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How I wrote a better copy than BR's inhouse copywriters?

Breakdown and Rewriting BR's copy

Hello, I just woke up from a solid eight-hour sleep and have the perfect energy to start my Monday morning (you’ll be reading this on Wednesday.)

How is 2024 treating you so far? Mine has been pretty plain. The first 4-5 days were slower than usual. I only picked up the pace a couple of days ago and am now operating on my usual wavelength.

Ugh, where are my manners? Happy New Year! ♥️

I hope you get all the success, peace, and love you deserve.

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Okay soo…

What’s new?

If you have been a reader for over three months, you know I usually present case studies of my work or a breakdown of the systems I follow, along with the guest emails every Friday and some short, private hacks.

This year, I want to introduce something new: Breakdown and Rewriting of Popular Brand Copies

There are a bunch of reasons I chose to do this:

Breaking down is easier. Rewriting is hard.

Breakdown is a skill of its own. It’s not a joke to reverse engineer other writer’s thinking and form a generalized hypothesis to make all writers understand the process.


I am trying to say: It’s easier to point out a line, a word choice, a story structure, etc., and say, “oh, this part could have been better.”

But it’s damn hard to work on the pointed-out mistake yourself and rewrite a better version.

I am guilty of this too.

A month ago, I was breaking down and rewriting Storia’s copy, a brand that makes flavoured drinks. Within five seconds I could analyze the copy and say, “the transition between the second and the third line is bad.”

But when I started rewriting it, I understood why the writer couldn’t add a smooth transition—there was no space for it. The product packaging allowed only 30-35 words and the writer put all the information they could in the best way possible.

So, instead of building a smooth transition, I combined both sentences, eliminating the need for transition. I made sure to not lose information or overcrowd the sentence with too many benefits.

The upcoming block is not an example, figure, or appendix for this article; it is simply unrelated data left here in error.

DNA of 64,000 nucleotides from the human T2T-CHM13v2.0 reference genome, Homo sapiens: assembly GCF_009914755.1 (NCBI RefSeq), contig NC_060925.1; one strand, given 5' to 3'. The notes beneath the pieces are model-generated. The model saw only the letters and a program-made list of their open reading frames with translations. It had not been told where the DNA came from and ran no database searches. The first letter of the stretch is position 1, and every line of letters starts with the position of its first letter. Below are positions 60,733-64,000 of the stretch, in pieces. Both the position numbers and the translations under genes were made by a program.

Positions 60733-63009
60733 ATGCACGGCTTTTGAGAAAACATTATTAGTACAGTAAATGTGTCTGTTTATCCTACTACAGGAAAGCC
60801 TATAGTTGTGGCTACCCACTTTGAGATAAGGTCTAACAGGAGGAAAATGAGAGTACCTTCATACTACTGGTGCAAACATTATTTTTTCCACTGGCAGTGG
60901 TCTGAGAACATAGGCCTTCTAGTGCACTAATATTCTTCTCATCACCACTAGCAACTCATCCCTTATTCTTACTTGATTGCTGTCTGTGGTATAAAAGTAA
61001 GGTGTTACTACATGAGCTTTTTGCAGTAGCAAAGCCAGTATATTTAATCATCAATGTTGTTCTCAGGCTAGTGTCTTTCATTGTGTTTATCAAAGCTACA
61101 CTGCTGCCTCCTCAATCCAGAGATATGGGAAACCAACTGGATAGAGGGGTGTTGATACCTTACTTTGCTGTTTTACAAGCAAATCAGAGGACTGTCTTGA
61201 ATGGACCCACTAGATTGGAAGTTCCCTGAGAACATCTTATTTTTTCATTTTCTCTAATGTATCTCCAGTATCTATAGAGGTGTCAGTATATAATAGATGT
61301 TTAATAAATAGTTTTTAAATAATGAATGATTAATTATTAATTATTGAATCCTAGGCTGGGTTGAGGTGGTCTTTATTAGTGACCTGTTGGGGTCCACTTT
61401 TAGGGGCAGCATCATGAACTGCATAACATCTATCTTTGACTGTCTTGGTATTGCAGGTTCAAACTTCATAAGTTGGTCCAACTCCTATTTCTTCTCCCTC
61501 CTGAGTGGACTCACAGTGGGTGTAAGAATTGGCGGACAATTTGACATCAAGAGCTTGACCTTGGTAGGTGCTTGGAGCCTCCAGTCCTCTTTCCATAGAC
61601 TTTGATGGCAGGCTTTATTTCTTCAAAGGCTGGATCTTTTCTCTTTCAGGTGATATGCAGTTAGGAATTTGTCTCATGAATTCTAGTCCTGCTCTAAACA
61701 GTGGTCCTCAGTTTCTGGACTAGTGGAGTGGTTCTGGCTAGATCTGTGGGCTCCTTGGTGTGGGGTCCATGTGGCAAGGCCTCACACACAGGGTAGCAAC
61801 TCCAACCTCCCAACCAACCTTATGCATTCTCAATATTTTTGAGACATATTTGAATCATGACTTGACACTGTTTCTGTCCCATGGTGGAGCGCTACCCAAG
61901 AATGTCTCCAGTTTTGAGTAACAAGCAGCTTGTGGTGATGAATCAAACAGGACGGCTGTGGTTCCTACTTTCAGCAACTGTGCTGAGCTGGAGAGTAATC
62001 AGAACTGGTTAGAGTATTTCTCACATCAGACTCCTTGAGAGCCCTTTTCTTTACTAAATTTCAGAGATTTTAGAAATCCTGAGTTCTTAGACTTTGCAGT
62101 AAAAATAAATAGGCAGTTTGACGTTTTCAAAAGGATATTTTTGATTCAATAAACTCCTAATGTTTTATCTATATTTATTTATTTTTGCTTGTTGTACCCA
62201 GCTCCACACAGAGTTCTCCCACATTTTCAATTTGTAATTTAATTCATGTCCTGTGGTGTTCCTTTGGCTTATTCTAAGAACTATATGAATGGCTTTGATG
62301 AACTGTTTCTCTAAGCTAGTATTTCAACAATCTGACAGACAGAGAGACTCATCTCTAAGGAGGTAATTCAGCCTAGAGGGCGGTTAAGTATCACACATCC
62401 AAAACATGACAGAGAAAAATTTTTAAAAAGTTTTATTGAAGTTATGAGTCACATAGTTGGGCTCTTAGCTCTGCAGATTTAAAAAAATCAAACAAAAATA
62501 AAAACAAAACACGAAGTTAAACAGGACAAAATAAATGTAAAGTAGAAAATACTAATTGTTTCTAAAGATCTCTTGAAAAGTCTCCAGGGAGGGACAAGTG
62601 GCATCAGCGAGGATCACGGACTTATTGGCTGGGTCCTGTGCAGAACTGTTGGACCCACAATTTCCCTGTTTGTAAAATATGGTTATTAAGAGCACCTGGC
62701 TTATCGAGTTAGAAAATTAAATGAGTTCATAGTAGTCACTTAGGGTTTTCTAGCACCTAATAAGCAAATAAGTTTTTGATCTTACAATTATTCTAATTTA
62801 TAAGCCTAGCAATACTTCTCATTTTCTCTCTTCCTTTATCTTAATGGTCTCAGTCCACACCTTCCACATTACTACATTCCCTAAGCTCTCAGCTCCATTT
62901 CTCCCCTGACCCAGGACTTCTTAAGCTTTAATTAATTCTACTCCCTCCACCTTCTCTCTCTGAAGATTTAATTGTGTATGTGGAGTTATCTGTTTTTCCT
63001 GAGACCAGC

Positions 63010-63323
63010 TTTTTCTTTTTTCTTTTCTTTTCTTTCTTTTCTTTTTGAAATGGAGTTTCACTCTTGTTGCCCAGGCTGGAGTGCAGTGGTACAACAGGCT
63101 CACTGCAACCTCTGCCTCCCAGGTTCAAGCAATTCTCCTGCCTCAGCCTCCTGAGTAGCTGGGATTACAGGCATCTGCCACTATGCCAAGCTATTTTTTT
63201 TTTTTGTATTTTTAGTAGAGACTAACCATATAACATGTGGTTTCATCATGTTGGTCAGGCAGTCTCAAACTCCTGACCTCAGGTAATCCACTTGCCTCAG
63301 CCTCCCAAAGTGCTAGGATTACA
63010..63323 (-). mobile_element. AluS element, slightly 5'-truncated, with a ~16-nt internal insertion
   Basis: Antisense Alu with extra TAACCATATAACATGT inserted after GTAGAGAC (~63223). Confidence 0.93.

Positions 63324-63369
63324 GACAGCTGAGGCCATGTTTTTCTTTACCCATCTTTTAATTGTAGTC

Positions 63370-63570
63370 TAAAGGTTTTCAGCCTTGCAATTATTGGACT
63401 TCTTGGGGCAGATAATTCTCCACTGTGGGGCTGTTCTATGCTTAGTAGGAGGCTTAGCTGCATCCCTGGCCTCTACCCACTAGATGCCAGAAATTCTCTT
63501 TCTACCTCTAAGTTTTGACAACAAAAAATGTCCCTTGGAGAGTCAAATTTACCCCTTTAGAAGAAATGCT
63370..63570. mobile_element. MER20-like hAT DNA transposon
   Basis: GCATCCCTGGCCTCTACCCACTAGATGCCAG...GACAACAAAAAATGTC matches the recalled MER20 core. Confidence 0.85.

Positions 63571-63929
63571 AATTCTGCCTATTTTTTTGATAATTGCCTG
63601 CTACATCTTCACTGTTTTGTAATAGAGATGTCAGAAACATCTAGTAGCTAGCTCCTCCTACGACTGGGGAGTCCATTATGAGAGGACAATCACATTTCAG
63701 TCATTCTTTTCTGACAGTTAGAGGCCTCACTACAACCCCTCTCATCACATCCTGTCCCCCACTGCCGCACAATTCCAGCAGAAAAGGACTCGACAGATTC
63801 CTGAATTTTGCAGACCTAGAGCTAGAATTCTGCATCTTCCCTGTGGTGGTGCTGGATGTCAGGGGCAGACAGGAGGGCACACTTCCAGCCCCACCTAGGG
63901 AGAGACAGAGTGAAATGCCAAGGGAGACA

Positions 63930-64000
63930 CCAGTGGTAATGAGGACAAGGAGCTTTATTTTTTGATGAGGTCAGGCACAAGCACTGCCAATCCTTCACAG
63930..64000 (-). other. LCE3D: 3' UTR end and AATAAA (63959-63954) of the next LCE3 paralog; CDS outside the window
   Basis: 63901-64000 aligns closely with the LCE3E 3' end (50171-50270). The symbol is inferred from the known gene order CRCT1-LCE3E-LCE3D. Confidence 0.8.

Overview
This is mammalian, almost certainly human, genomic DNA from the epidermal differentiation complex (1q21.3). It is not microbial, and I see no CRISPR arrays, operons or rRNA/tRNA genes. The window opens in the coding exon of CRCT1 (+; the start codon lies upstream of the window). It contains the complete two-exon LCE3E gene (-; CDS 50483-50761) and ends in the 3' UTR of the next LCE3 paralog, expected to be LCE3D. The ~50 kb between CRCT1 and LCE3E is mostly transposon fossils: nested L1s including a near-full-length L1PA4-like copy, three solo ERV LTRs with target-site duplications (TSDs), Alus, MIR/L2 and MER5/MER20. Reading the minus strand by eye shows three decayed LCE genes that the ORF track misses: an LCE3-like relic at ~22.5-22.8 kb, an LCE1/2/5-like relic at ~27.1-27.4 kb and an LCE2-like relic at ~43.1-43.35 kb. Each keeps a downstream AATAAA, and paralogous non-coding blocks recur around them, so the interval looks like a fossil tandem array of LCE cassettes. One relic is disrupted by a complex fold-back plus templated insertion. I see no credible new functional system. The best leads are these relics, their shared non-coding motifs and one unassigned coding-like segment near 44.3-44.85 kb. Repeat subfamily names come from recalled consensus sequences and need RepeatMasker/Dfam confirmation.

I would have never understood this if I had not tried to rewrite it.

So let me rephrase what I told earlier:

Breakdown is not easy

Rewriting is hard

Rewriting a better version takes insane skill

Speaking of skill, here is my second reason

I am gonna pick top brands. Some incredible copywriters work for these brands. It is safe to assume these are some of the best in the business.

…and I want to beat their copy.

My ideology is simple. I have the copies written by the best copywriters. If I want my skills to surpass them, I have to write better copies than them.

“You wrote a spectacular copy. Let me write a better version,” is how I think.

The third, but of course not the last reason is: YOU

  • I want to show you how I work and operate—right from the process to the end result so you’ll have complete access to my technique

  • Popular brands are easy to relate to. If I share their stories, break them down for you, and then rewrite; it will be easier and fun to understand

Little Warning from Experience

Before I brought the concept of rewriting to Cognition, I tested it on social media to check if my readers would want this from me.

One thing I can say from feedback (if you want to practice this exercise in public) is rewriting invites criticism.

A few folks commented or messaged me, telling the original version was better than the one I rewrote. Plus, I am inviting more trouble by saying things like “I will write a better copy than the original” or “I will beat the top copywriters.”

But that’s the fun part. It only helps me improve.

Addressing the elephant in the room…

Breaking Down and rewriting Baskin Robbins’ copy

I ordered Mississippi Mud Roll a few weeks ago. Besides BR's delicious cake, their delight-ful (pun intended) copy stood out for me:

I analyzed the copy in detail to notice what BR did right. I have found few noteworthy points: